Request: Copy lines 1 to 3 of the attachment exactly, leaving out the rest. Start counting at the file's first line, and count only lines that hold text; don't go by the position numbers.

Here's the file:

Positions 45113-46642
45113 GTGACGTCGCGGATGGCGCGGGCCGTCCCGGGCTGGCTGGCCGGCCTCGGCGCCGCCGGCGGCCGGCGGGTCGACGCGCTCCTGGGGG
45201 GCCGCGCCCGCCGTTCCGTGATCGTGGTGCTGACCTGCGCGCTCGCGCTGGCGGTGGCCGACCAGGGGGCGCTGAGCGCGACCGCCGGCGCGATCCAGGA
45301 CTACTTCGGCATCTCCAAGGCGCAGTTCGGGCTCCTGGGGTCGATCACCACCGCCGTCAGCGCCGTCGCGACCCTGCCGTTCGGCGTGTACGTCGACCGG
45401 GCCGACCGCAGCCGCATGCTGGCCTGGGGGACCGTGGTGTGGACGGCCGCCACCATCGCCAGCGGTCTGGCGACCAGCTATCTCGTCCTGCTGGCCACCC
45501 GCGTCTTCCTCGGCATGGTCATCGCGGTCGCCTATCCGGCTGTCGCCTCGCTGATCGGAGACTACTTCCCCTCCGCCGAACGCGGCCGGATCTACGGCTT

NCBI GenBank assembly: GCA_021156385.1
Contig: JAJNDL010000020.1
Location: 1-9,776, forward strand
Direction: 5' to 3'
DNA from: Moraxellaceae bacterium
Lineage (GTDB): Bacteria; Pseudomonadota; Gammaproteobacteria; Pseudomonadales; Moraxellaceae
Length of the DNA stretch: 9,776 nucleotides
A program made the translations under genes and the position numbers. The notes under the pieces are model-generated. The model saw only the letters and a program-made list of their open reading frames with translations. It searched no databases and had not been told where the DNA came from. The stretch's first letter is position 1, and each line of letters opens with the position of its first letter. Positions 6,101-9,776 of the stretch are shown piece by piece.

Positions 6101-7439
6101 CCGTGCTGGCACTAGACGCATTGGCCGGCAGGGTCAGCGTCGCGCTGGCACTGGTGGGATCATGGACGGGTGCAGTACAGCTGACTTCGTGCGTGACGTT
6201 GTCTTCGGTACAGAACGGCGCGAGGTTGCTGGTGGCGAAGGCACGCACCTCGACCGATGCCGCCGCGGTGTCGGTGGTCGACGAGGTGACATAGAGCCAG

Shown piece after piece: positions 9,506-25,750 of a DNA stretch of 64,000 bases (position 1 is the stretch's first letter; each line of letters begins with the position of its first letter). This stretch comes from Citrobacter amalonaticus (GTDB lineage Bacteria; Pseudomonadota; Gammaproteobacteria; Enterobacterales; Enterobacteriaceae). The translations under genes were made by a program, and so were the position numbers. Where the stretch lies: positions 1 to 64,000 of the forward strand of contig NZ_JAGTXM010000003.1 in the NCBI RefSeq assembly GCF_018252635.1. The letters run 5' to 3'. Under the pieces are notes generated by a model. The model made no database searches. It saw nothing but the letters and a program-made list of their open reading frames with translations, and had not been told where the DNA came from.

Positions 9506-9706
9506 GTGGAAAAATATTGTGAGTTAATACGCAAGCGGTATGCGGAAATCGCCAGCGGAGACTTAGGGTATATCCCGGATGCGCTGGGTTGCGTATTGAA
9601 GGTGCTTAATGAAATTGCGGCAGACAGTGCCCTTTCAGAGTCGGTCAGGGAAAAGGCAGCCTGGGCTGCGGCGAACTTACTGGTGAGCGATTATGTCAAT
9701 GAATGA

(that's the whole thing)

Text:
Positions 45113-46642
45113 GTGACGTCGCGGATGGCGCGGGCCGTCCCGGGCTGGCTGGCCGGCCTCGGCGCCGCCGGCGGCCGGCGGGTCGACGCGCTCCTGGGGG
45201 GCCGCGCCCGCCGTTCCGTGATCGTGGTGCTGACCTGCGCGCTCGCGCTGGCGGTGGCCGACCAGGGGGCGCTGAGCGCGACCGCCGGCGCGATCCAGGA